Host Matthew Dillner gives you a behind the scenes look inside the NASCAR Sprint Cup Series garage at Indianapolis Motor Speedway.
No. 18 driver gives Toyota its first victory at the Brickyard RELATED: Full race results " Updated series standings " SHOP: Busch gear "I guess Kyle's back," a disappointed Logano said after the race, uttering perhaps the biggest understatement in the modern era of stock car racing. Harvick finished third, followed by Martin Truex Jr . and Denny Hamlin . Clint Bowyer , Matt Kenseth , Kurt Busch , Kyle Larson and Brad Keselowski completed the top 10. To the suggestion that the accident may have provided additional impetus to his comeback, Kyle Busch replied, "I just think that maybe I've found my happy place. "Happy Gilmore (a movie character) – he found his happy place and he just dominated at the end, so maybe I've found that, too. Nothing better than being in Victory Lane. Nothing better than being in Victory Lane for one of the biggest wins of my career. "I just want to celebrate with my team, my wife and my family." A quick inventory of Busch's accomplishments shows that the driver of the No. 18 Joe Gibbs Racing Toyota: -- He is the first to sweep both the Sprint Cup and XFINITY Series races at Indianapolis. Busch won the Lilly Diabetes 250 XFINITY race on Saturday with a last-lap pass of Ryan Blaney . -- He gave Toyota its first victory at Indianapolis Motor Speedway, breaking a string of 12 straight wins by Chevrolet at the 2.5-mile track. -- He won the 33rd NASCAR Sprint Cup Series race of his career. -- He continued his relentless advance toward the top 30 in the standings and consequent eligibility for the Chase for the NASCAR Sprint Cup playoffs. In what now seems a foregone conclusion, Busch has six races to overcome a 23-point deficit to 30th-place Justin Allgaier . "We're a championship contending team," Busch asserted. "We just have to be championship eligible. Thank the good Lord for bringing me back when he did. Obviously, thanking him for all the success I've had in my life, where I'm at and all my blessings. "To get me back as quick as he did, to persevere through that and that deficit. We're still continuing on. We can't have bad days. I don't know that any of that matters—we're going to bask in this moment here." Perhaps most astounding is Busch's ability to win three straight races at three different race tracks using three different competition packages: low-downforce at Kentucky with a 3.5-inch spoiler; standard 2015 rules at New Hampshire with a six-inch spoiler; and high-drag at Indianapolis with a nine-inch spoiler and one-inch wicker. Logano fell just short of giving team owner Roger Penske, a 16-time Indianapolis 500 winner, his first Sprint Cup victory at The Brickyard. RELATED: Logano says, 'I'm glad he's back, but geez' "You come to Indy, and it's all about the win," said Logano, who took the checkered flag in the season-opening Daytona 500 this year. "You either win or finish last. It doesn't really matter anywhere in-between. At least that's the way I race when I come to a track like this. I feel like, at Daytona and Indy, it's all about getting trophies and rings and making out with bricks. "Overall, it was a good day, but second hurts. It always does." Jeff Gordon 's last race at The Brickyard as a full-time Cup driver—and his hopes for an unprecedented sixth victory at the 2.5-mile track—suffered an irreparable blow on Lap 50. Racing to the inside of Harvick, Bowyer's Toyota got loose and spun. Gordon checked up, trying to avoid Bowyer's car, but the No. 24 Chevrolet swerved out of control into the outside wall in Turn 3. The resulting damage ended any hope of another Brickyard trophy for the four-time Sprint Cup champion. "I was underneath Kasey Kahne and we were just racing for position," Gordon said as his crew worked feverishly in the garage to repair the car. "I saw Bowyer get sideways. I don't know what caused it. Me and Kasey were trying to check up to avoid it. I don't know if he got loose or we just both got loose together. Then I just lost control and got in the wall." Gordon finished 42nd and lost one spot to 11th in the series standings. Without a win this season, Gordon is in jeopardy of missing the Chase and can ill-afford another day like Sunday. FULL SERIES COVERAGE • Latest news • Standings • Schedule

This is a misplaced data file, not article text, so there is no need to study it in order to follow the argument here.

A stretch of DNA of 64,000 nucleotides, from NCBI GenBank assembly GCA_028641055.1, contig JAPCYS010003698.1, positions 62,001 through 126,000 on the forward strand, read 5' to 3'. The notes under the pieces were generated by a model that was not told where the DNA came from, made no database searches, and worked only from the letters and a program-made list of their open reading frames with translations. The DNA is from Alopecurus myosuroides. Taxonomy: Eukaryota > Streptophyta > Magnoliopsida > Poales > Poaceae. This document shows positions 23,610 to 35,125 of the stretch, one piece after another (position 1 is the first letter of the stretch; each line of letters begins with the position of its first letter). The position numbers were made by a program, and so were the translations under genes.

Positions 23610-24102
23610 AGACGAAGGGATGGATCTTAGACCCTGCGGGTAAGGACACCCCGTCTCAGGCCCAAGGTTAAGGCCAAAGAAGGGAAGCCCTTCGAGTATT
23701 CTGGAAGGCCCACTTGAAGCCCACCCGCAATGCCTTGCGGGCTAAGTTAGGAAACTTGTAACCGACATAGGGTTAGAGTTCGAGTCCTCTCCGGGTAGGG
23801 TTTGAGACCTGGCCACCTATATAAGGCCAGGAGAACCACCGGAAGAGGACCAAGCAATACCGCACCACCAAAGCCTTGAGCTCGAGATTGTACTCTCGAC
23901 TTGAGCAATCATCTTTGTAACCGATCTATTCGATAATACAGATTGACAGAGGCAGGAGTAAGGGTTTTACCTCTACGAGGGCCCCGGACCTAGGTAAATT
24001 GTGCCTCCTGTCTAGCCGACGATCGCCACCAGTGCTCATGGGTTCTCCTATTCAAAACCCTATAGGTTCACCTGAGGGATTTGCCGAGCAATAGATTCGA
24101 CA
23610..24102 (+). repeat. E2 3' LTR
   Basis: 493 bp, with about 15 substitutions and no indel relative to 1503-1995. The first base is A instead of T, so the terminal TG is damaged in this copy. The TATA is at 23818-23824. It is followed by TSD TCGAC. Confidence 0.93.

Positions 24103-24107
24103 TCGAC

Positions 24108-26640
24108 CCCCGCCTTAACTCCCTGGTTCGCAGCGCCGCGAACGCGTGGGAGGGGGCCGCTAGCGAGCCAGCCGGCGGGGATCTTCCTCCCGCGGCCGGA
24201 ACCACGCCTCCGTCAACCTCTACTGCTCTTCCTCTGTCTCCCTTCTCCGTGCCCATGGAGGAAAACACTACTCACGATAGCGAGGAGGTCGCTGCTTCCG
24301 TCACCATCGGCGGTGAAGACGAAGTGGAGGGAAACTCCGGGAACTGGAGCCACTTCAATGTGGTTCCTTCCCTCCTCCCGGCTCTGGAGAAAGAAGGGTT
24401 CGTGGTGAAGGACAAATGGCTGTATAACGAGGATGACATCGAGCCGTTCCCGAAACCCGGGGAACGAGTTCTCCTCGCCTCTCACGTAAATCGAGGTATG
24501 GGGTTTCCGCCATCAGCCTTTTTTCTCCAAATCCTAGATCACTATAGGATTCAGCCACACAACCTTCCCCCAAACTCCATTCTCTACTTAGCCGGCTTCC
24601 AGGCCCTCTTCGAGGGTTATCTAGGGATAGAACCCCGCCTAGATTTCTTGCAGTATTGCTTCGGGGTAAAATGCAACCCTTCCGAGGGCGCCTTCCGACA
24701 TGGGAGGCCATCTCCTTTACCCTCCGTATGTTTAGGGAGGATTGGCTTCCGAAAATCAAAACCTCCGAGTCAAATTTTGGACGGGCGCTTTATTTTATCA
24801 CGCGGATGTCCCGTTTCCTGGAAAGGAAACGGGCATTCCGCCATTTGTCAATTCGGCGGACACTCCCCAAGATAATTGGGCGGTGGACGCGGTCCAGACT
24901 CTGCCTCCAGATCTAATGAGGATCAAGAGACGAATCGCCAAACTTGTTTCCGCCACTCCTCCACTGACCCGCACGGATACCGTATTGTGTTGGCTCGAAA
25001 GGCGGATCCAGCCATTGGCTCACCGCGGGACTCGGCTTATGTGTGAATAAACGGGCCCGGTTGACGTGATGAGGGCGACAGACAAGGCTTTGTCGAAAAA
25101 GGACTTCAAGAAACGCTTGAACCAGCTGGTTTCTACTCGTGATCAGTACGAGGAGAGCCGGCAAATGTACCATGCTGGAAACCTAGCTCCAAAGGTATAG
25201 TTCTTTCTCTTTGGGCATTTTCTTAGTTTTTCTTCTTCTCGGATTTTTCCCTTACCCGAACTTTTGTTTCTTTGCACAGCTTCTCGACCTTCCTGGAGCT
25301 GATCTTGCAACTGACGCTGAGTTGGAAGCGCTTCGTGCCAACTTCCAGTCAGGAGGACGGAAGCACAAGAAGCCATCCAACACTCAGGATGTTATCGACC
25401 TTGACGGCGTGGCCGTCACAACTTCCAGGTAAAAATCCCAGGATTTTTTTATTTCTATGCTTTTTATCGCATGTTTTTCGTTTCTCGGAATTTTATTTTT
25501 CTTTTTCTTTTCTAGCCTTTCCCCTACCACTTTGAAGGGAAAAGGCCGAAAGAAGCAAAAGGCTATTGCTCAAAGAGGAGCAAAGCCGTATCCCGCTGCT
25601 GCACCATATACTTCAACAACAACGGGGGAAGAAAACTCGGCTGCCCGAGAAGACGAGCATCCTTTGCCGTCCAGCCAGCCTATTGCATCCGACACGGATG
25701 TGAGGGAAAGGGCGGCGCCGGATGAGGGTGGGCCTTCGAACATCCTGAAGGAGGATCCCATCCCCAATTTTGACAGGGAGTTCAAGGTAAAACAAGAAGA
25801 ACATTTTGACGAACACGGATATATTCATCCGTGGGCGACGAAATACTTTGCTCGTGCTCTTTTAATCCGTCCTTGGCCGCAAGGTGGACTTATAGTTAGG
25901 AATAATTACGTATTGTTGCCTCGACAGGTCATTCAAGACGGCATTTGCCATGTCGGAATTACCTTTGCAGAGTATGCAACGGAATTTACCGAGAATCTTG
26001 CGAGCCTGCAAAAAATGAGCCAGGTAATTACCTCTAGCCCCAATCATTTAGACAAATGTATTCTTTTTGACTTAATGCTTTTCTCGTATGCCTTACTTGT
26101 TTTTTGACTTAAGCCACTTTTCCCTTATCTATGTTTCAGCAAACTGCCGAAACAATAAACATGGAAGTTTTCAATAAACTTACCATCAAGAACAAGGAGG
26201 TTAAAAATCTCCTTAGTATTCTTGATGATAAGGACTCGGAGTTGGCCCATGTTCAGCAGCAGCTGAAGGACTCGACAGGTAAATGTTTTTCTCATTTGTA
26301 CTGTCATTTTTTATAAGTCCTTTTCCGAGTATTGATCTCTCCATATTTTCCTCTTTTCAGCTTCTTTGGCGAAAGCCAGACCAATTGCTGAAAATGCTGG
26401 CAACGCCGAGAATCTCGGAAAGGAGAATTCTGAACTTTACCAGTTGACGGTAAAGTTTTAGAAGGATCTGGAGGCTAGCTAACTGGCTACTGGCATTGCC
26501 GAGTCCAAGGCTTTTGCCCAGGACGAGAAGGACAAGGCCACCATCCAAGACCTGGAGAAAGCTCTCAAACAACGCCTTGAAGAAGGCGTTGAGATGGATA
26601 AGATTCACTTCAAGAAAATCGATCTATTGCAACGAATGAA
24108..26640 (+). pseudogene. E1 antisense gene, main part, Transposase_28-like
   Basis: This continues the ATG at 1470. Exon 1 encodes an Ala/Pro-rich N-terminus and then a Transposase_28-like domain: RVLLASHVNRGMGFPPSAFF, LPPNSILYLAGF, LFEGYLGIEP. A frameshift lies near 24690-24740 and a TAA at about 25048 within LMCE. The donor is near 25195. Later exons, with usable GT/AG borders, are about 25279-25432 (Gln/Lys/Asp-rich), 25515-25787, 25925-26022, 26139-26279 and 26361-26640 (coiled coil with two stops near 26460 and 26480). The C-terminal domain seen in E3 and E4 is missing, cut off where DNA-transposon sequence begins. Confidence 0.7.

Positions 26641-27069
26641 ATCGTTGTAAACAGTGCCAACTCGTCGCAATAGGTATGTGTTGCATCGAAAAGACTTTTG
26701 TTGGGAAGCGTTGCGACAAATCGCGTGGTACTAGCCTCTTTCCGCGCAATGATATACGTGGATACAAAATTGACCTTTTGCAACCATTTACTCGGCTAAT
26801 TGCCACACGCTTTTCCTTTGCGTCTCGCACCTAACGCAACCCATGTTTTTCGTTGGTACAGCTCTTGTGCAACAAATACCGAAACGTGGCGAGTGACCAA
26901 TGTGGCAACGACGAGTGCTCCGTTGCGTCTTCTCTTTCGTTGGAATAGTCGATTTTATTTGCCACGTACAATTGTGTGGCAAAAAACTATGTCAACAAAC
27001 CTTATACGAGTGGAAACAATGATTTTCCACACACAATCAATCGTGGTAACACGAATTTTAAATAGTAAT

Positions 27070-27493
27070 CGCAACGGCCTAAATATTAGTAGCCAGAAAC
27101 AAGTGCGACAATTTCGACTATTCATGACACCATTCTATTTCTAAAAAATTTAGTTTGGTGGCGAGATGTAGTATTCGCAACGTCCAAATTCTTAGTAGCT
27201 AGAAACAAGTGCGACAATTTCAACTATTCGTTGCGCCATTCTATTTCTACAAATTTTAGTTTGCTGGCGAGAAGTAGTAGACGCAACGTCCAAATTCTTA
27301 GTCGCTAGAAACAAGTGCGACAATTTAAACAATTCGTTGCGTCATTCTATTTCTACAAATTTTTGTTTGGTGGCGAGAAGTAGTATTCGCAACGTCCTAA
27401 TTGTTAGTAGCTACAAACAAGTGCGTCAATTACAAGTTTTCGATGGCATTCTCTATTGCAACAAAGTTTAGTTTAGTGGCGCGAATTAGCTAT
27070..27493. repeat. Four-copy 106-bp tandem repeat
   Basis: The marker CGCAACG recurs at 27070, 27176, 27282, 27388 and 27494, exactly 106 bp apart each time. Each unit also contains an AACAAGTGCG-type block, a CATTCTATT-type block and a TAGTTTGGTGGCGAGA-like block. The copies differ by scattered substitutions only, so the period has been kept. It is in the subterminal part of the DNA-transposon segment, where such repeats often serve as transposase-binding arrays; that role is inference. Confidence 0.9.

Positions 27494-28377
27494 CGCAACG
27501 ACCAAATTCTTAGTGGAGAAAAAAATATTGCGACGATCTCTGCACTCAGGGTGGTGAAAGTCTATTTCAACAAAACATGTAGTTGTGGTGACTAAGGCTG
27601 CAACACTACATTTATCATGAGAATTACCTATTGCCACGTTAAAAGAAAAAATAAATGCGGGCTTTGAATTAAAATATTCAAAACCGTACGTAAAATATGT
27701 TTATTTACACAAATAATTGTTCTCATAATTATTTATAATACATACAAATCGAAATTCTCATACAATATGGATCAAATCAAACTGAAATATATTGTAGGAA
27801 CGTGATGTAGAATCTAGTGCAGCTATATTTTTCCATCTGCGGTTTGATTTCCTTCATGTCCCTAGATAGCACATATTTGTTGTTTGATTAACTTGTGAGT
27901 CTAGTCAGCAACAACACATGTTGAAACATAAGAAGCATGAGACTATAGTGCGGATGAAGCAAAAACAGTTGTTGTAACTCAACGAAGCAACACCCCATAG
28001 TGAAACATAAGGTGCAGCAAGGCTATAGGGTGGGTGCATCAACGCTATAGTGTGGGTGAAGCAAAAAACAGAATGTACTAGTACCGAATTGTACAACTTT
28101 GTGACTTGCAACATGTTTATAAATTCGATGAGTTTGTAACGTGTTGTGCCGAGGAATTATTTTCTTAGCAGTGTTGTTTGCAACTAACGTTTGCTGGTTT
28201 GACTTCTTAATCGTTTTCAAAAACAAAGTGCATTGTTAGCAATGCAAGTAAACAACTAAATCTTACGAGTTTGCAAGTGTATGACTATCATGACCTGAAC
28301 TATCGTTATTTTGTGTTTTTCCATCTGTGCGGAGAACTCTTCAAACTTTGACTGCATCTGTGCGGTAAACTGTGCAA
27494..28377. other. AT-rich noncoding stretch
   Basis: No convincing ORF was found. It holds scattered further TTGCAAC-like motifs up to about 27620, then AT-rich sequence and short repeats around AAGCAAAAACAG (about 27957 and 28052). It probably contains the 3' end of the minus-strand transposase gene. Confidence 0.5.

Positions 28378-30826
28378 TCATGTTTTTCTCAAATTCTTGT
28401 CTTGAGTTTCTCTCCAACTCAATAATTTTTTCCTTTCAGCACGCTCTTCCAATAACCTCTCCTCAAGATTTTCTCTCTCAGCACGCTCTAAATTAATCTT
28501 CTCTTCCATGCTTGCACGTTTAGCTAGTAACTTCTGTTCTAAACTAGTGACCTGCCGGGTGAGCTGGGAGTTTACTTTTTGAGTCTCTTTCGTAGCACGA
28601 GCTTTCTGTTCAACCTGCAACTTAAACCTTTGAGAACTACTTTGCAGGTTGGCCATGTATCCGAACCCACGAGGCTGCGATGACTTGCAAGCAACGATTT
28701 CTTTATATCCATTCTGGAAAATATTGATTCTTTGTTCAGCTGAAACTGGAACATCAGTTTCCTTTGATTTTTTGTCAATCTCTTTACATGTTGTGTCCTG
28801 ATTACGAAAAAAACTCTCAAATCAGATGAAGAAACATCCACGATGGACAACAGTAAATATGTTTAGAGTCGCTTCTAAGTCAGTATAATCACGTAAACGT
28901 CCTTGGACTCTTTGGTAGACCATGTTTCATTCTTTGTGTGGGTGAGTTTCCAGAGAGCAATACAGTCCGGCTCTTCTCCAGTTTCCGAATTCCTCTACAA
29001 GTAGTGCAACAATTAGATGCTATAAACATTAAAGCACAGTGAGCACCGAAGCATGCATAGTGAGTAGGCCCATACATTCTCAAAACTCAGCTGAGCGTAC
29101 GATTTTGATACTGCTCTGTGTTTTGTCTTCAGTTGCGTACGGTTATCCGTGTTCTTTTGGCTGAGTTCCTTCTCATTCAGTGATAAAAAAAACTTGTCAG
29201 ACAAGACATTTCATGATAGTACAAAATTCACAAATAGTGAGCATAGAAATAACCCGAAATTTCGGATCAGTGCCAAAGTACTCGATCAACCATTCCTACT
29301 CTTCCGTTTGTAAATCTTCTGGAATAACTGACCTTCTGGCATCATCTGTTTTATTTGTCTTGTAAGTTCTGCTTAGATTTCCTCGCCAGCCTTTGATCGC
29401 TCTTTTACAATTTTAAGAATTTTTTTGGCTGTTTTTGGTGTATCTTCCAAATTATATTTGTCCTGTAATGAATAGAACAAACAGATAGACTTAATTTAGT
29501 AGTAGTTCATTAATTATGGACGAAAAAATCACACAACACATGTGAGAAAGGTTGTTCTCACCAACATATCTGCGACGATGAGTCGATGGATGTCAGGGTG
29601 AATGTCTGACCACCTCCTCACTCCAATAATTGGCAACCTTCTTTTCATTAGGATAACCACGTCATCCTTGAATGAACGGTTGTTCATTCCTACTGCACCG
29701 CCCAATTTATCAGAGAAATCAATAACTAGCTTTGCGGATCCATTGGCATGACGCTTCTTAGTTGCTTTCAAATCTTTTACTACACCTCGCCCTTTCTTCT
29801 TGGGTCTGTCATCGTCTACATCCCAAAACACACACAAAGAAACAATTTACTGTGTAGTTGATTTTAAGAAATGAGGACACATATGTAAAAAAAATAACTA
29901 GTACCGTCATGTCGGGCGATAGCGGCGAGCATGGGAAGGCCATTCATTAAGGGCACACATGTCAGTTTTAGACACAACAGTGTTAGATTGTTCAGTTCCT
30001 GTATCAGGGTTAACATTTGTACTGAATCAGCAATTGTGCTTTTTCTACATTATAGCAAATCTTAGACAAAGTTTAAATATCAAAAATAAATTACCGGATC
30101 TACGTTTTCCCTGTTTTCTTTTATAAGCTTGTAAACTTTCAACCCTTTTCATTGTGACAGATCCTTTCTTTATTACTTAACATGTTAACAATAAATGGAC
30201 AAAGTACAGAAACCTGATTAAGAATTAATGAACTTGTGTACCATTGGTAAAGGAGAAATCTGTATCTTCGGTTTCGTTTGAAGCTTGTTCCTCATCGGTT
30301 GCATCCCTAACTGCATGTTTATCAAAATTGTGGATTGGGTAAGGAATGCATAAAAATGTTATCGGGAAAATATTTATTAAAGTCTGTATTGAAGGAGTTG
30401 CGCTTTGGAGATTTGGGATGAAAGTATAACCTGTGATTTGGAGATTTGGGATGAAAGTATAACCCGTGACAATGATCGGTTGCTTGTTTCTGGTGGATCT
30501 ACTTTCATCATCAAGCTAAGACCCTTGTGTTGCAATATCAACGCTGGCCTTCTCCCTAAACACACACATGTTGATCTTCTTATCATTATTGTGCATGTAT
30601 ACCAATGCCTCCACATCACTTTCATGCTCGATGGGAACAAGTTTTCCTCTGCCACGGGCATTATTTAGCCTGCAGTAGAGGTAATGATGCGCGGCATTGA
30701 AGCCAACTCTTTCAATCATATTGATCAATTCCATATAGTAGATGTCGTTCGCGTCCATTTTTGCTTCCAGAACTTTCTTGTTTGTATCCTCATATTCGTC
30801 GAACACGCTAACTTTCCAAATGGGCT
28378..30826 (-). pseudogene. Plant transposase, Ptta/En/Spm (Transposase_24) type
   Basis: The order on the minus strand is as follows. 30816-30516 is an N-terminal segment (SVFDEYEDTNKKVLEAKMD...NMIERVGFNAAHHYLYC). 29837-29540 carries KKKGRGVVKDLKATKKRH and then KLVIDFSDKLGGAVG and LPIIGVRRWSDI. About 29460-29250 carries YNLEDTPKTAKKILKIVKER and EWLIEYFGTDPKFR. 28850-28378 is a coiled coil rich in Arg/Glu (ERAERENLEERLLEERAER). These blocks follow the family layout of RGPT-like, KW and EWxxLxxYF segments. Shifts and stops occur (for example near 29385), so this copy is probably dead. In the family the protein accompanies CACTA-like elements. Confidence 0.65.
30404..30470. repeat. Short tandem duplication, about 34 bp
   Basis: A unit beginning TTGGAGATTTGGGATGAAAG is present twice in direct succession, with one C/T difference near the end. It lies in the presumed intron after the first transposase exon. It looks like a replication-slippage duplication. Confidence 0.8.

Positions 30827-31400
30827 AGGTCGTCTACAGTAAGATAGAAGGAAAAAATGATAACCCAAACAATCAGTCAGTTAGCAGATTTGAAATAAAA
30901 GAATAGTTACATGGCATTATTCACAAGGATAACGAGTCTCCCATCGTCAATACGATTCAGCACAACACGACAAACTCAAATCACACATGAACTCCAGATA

This week the guys debate their favorite racing movies, recap Kyle Busch's historic run and what it will take to capture glory at Pocono Raceway. Other topics include Jeff Gordon, weight loss and balloons.
Check out the top five best moments at Indianapolis Motor Speedway as Kyle Busch sweeps the weekend claiming his third consecutive NSCS win and fourth overall win of the 2015 season.